|Your account||Today's news index||Weather||Traffic||Movies||Restaurants||Today's events|
A special report on the conception, design, manufacture, marketing and delivery of a new jetliner the Boeing 757
June 19-26, 1983
Photographed by Alan Berner
During a 2 1/2-mile drive skirting the edge of Miami's international airport, Frank Borman and Tex Boullioun agreed to an enormous gamble.
Borman, president of Eastern Airlines, and Boullioun, then president of Boeing's commercial airplane division, knew the gravity of the decision they were making. But it wasn't apparent from their casual, confident manner during the four-minute automobile ride on a sun-drenched August Day in 1978.
Boeing and Eastern had talked for much of 1977 and 1978 about a new airplane, one on which both Borman and Boullioun would risk the futures of their companies.
They had some ideas. The airplane would be a much0updated derivative of the popular single-aisle Boeing 727, with two engines instead of three. It would have about 160 seats. Eastern and British Airways together would launch the airplane, giving Boeing the sales orders and cash to begin production.
Then, on that August morning in Miami, Borman surprised Boullioun and other Boeing executives who had gathered at Eastern's headquarters at the edge of the airport. Borman asked to see data on a hypothetical plane about 15 seats bigger than they'd talked about earlier.
Boeing officials, though not eager to increase the size of the plane, obliged and laid out the material for Borman, who was noncommittal. Boullioun had to leave early, and Borman said he'd see him to the airport terminal.
Once together in the back seat of the car, Borman told Boullioun he liked the bigger airplane design and was willing to gamble on it.
All at once Borman had a flash that a 175-passenger airplane was what Eastern wanted," Boullioun recalled. "He said, 'If you'll build that, we'll go.'"
Boullioun replied: "You've got it."
And so, with a handshake-just as the car jiggled over some railroad racks-the Boeing 757 was born.
"It was a recognition of months and months of negotiation," Borman recalled recently. "Finally we had an accommodation. We knew we were going to be able to do it. They laid out just the airplane we wanted."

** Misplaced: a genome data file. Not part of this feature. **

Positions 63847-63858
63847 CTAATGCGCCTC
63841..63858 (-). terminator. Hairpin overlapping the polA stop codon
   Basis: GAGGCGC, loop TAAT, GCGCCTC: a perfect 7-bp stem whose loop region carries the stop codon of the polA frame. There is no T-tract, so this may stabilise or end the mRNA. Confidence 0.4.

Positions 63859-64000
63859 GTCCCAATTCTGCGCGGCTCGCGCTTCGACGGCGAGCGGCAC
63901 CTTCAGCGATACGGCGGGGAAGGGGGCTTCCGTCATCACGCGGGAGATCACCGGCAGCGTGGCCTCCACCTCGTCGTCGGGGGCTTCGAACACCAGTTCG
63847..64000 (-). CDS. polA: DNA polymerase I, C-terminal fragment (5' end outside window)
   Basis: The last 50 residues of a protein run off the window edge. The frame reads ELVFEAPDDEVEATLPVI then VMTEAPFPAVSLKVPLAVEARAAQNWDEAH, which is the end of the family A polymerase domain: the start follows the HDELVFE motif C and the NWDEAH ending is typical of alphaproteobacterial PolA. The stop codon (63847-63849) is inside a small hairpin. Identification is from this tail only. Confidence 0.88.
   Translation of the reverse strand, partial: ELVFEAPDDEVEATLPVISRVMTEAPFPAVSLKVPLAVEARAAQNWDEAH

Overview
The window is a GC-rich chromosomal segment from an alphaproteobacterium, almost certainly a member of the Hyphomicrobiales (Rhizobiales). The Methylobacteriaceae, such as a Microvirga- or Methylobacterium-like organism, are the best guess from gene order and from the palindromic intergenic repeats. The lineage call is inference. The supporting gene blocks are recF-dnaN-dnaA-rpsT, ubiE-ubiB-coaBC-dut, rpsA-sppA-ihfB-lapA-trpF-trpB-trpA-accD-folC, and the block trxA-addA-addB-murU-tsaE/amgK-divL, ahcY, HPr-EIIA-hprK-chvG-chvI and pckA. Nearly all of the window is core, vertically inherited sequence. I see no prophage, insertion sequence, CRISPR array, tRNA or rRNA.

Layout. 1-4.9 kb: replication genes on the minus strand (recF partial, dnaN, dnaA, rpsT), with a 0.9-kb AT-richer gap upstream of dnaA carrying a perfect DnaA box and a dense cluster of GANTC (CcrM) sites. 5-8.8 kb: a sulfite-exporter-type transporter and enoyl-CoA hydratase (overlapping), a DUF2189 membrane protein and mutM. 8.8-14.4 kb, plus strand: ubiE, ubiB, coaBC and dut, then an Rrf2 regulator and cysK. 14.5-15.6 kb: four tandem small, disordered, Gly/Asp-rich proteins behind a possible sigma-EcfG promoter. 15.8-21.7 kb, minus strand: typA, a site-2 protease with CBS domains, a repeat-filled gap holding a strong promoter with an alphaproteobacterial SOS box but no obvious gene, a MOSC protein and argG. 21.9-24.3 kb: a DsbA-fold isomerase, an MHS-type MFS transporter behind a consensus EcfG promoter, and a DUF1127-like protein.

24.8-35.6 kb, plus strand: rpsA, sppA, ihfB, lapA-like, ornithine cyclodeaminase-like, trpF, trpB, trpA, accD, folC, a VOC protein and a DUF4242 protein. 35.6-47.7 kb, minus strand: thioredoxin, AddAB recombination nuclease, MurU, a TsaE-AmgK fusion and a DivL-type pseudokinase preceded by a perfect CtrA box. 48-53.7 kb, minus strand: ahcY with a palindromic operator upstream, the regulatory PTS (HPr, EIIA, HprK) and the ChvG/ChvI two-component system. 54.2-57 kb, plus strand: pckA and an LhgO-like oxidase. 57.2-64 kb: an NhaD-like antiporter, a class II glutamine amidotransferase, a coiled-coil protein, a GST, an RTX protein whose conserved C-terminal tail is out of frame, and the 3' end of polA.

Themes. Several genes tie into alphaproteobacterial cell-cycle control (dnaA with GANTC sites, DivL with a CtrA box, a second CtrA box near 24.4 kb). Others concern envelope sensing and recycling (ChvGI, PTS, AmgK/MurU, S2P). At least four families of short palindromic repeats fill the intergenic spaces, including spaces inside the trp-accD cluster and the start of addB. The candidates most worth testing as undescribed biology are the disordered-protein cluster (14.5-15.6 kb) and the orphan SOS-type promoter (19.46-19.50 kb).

Launching a commercial airplane project sobers an airline because it must hazard millions of dollars on a plane that won't fly for years.
But an airline's risks pale next to those of an airplane manufacturer, which may spend $1.5 billion or more on a new design. Not many new aircraft are launched, because a sales flop literally can drive a manufacturer out of the commercial airplane business, as Lockheed proved with its L-1011 jetliner.
"It's the world's biggest poker game. The risks are fantastic," said Ken Holtby, a top Boeing vice president. "We bet the company over and over again in terms of our net worth."
Today the 757 is in service with both Eastern Airlines and British Airways and is proving claims that it would be the world's most fuel-efficient airplane.
But bringing together the elements to make a new idea fly is an immensely detailed process. In the case of the 757, it began well before Borman and Boullioun shook hands, and still isn't finished.
"Sometimes I sit back in amazement and look up at an airplane flying overhead," said Malcolm Stamper, president of the parent Boeing Co. "It's flying people at these tremendous speeds over long distances. And, you think, it was just a bunch of parts, pieces of paper on the ground.
"I think when you build an airplane for the first time it's an excitement because it didn't exist. Take the 757. Somebody said, "We'll cut out this piece of sheet metal and we'll bend it this way. And we'll go get this wire and we'll string it this way. And this pipe and bend it.'
"And they put all these things together and they're inanimate. Nothing's moving. Then they fill it up with fuel, light it up, and it takes off and flies! It becomes alive all of a sudden."
Home delivery | Contact us | Search archive | Site map | Low-graphic
NWclassifieds | NWsource | Advertising info | The Seattle Times Company
Back to top